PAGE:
As a person who is grieving, I know that I am not always in control or prepared for triggers that set off my grief.  As a widow said,
"Grief chooses you, you don’t choose it. We’re doing the best we can to play the hand we’ve been dealt. You can’t make grief go away. It’s just there trying to drag you down."
Regardless of the surrounding circumstances, when grief comes we have to choose to face it or suppress it. Be observant and aware of times that may be hard for your friend or family member. Be especially sensitive on holidays and other special occasions that are generally joyful for everyone else. People who are grieving, especially in the later phases learn to suppress those emotions in front of others.  It can be a very lonely place to pretend everything is okay when you are silently crying inside.  In social gatherings perceptive friends have often offered me a quiet pat and a knowing smile without saying a word.  That in and of itself has helped strengthen me and make me feel less alone.

People who are grieving have the need to share, to reminisce, and to reflect about their loved one.  They enjoy hearing what people miss and admire about them, but they also a need time to contemplate, to relax, and to “be still” even while in the company of friends. Let them take the lead.

Sometimes when I am emotionally on the edge, I do not want to talk about Scott of my feelings.  Other times, I don't want him to be forgotten, or I am hurting too bad to suppress emotions any longer.  I know it's hard for others to perceive what I am thinking and feeling.
When a grieving person wants to talk, don't respond in ways that show you are uncomfortable. I have often felt that people do not want to hear about the depths of my emotions.  I see that is makes them uncomfortable, sad and helpless.  I feel the need to comfort and reassure them that I am okay. One of the reasons I do not share is because I don't want to drag them in.  Grieving loved ones are more likely to share if you have responded in the past in a positive,caring and compassionate way.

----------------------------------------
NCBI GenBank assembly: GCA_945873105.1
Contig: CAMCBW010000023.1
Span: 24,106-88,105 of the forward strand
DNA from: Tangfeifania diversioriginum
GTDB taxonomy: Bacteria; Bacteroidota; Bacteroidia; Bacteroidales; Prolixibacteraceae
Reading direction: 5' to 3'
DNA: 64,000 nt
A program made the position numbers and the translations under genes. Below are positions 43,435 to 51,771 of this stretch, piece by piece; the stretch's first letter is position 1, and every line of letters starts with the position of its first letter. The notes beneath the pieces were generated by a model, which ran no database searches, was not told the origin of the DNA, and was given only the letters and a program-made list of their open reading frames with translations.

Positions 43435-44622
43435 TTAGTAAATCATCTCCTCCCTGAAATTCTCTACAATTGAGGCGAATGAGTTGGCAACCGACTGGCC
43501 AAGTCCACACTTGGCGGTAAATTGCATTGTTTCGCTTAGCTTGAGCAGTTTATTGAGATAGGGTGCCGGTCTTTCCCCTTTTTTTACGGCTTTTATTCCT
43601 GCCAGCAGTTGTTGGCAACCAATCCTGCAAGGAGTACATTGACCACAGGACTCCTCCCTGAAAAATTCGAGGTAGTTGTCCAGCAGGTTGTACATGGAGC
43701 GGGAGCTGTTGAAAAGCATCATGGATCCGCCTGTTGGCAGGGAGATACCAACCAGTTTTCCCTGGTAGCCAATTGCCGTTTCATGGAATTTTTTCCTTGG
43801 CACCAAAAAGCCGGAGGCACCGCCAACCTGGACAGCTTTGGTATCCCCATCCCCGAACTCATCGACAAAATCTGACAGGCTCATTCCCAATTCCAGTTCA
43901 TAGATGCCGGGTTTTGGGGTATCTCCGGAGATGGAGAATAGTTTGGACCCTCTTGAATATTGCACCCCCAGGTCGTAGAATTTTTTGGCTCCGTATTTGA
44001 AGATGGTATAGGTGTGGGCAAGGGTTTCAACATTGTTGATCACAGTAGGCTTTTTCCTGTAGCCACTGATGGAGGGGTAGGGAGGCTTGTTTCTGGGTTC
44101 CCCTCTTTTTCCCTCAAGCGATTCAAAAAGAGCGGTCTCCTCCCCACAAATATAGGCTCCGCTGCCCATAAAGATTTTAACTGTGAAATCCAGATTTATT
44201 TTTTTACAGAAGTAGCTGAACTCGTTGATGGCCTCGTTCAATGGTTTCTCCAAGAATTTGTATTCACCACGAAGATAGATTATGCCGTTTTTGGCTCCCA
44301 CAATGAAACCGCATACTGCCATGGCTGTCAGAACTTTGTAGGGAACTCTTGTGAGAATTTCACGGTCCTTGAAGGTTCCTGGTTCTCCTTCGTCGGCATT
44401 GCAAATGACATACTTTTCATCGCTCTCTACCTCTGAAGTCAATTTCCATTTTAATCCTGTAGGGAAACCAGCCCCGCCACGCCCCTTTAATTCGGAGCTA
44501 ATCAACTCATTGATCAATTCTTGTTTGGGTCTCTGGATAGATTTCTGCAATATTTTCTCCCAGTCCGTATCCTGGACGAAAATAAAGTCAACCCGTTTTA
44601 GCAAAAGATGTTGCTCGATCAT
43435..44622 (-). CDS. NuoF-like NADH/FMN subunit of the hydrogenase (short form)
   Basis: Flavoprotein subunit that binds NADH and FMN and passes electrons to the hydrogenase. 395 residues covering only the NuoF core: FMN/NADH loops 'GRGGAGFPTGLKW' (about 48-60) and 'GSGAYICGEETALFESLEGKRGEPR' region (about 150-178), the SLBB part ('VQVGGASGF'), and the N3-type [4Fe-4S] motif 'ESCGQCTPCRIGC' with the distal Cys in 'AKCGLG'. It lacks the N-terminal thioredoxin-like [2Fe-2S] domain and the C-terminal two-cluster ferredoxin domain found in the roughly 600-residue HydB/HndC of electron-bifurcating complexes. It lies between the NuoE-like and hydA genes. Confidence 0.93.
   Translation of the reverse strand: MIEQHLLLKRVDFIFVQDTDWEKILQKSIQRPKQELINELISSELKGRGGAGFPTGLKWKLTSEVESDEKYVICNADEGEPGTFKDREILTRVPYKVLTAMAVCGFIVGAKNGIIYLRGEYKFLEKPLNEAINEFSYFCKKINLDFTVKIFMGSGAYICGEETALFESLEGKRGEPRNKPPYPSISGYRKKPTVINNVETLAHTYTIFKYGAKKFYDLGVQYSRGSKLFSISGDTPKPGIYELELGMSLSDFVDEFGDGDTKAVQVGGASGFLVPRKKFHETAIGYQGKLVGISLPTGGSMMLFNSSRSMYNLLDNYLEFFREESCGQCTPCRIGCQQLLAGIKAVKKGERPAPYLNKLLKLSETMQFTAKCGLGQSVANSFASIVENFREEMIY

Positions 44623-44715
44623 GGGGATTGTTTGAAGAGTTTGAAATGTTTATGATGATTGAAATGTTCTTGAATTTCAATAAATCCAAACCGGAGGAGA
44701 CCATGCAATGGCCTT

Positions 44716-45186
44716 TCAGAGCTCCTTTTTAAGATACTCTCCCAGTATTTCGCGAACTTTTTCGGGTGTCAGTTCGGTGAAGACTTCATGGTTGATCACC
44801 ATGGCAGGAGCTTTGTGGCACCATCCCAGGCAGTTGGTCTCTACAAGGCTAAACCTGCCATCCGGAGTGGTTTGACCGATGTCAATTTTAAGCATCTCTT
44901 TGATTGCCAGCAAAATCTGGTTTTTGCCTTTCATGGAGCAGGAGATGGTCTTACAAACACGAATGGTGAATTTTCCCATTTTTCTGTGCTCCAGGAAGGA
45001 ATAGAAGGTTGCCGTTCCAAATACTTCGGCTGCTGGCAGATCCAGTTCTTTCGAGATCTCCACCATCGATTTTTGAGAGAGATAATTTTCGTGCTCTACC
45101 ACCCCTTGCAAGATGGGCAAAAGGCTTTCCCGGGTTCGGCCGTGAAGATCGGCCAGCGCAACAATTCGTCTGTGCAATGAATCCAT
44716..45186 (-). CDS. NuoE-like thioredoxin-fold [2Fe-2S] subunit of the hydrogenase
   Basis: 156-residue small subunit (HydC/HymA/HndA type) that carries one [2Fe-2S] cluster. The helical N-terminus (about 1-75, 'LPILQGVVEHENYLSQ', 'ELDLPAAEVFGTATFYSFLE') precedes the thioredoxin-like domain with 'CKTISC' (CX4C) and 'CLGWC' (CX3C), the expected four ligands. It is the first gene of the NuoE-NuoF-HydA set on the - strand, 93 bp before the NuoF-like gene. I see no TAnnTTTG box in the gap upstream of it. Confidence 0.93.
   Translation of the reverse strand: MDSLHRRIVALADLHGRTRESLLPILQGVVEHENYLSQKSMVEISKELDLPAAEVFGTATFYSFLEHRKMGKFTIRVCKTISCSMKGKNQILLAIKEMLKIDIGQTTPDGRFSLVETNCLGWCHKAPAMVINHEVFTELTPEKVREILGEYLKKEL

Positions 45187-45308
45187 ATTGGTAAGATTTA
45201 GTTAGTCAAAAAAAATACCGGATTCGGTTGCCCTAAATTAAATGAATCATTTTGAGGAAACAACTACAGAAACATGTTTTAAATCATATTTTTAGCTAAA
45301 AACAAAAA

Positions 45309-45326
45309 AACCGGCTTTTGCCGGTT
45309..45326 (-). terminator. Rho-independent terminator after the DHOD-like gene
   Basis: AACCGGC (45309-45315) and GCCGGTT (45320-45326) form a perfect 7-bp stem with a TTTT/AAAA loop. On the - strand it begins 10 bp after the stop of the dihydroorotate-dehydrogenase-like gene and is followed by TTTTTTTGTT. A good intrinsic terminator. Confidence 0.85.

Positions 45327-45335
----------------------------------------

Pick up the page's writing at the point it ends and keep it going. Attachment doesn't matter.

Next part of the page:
Through the process of patiently helping and assisting there are times that we simply have to trust in God to help them work it out. If they have a belief in God, encourage them to hold on in His love.
"Though [they] may feel “like a broken vessel,” as the Psalmist says,  we must remember, that vessel is in the hands of the divine potter. Broken minds can be healed just the way broken bones and broken hearts are healed. While God is at work making those repairs, the rest of us can help by being merciful, nonjudgmental, and kind." (Holland)
"Grieving a Death." Anderson, Susan. Date last modified <2006>. Available at: Accessed <03/25/2015>.

Holland, Jeffery R, "Like a Broken Vessel." Oct 2013

Saturday, March 21, 2015

Battling Self-Doubt and Weakness to Better Access the Power of Heaven

I find now more than ever before that I need the strength on a daily basis that comes from turning to God.  The death of my husband has unequivocally taught me this.